Before there was Facebook, before there was MySpace even, there was Friendster. Jonathan Abrams and Peter Chin launched their social network in 2002 — not that we knew what such things were at the time — and the revolution that followed has gone on to change the world in some fundamental ways. As the first player on the scene, the service was quickly improved upon by the aforementioned competitors; people continue to use it, but in many ways, Friendster has grown outdated.
And it’s about to change.
The site’s registered members have been getting e-mails (via TechCrunch) informing them that large portions of user profile data will be deleted from the site next month, on May 31. A custom application has been created, which users are urged to install so they can back up their content.
The May 31 D-day will see all user photos, blogs, comments and groups wiped away, though individual user accounts will remain, as will basic profile data, friends lists and games details. The Friendster Exporter app handle the backup, allowing users to download their profile information or export it to portals like Flickr.
The changes are being made in order to pave the way for the next generation of Friendster, which the company offers a brief description on: “Our improved site is designed to create new profiles that allow you to connect differently with people and do things differently than other networking sites. Basically, the new site will complement your existing online presence in other social networking sites.”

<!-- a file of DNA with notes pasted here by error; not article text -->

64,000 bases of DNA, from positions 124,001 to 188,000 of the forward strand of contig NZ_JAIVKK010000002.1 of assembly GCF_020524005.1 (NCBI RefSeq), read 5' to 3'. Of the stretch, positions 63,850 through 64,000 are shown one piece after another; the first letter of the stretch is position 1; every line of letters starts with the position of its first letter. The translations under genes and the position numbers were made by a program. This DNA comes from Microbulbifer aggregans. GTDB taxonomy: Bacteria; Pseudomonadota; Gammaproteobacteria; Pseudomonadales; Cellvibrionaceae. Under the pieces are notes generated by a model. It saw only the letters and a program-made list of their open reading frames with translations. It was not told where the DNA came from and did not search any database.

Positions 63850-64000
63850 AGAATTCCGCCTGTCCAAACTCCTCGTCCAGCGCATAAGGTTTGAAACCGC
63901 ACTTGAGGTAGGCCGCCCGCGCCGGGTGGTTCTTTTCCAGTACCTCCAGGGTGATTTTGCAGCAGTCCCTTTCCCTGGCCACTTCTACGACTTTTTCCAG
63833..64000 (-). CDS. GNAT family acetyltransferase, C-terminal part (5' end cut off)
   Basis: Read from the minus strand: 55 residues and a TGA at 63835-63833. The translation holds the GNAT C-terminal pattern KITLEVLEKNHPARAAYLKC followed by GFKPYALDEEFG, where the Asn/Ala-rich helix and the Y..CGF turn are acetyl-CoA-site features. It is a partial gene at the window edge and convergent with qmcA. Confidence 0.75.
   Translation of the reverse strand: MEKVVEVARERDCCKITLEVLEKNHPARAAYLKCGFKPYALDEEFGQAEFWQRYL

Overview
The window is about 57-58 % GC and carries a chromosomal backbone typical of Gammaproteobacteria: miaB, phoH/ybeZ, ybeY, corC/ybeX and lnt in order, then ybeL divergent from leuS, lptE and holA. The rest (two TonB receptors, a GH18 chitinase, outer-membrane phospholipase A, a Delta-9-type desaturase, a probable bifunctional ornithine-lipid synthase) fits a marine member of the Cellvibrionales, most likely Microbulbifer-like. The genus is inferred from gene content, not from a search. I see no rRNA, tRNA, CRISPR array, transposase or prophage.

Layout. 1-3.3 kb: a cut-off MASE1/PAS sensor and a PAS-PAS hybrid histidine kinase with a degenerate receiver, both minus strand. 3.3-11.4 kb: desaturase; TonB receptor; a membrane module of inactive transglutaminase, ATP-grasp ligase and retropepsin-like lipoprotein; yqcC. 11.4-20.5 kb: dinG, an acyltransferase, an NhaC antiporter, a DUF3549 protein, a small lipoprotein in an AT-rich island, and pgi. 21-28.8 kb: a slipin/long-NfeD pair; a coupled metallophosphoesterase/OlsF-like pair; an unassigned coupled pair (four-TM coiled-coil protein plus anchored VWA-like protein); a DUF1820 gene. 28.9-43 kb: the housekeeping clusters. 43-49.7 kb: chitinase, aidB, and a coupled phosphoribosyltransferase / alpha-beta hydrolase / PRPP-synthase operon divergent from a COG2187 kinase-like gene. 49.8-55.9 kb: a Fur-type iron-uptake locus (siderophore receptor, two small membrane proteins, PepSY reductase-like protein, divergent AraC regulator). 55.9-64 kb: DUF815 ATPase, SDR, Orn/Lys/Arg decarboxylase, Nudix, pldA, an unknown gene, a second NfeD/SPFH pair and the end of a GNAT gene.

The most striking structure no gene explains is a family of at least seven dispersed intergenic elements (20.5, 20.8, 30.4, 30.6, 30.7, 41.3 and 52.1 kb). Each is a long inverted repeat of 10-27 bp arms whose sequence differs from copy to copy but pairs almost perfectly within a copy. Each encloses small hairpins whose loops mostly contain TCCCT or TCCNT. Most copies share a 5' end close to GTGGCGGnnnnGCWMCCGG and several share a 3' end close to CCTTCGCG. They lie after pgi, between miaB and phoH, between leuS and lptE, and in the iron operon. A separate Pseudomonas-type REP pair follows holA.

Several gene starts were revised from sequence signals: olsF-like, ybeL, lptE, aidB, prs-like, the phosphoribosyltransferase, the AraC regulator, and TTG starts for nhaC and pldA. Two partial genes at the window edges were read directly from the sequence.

Friendster is still quite popular, with more than 115 million registered users and the distinction of being included among the top 1,000 global websites. A large portion of the site’s traffic these days comes from Asia. Will any of the planned changes draw users in other parts of the world back? Time will tell. Facebook has carved out a pretty well-fortified niche for itself however; the thing about social networking is, once you’re set up, and all of your friends are set up, with profiles, why go to the trouble of establishing yourself elsewhere? The new Friendster plan, of complementing “your existing online presence in other social networking sites” is the right move. The “How?” is going to be what sells it or not in the end though.
The site re-launch is expected to go live in the coming weeks.
- There’s more space on MySpace after ‘accidental’ wipe of 50 million songs
- Facebook users have more close friends, says Pew study
- News Corp. seeking $100 million for MySpace, bids expected this week
- Twitter advertising revenue swiftly challenging MySpace
- Facebook claims 44 percent of online sharing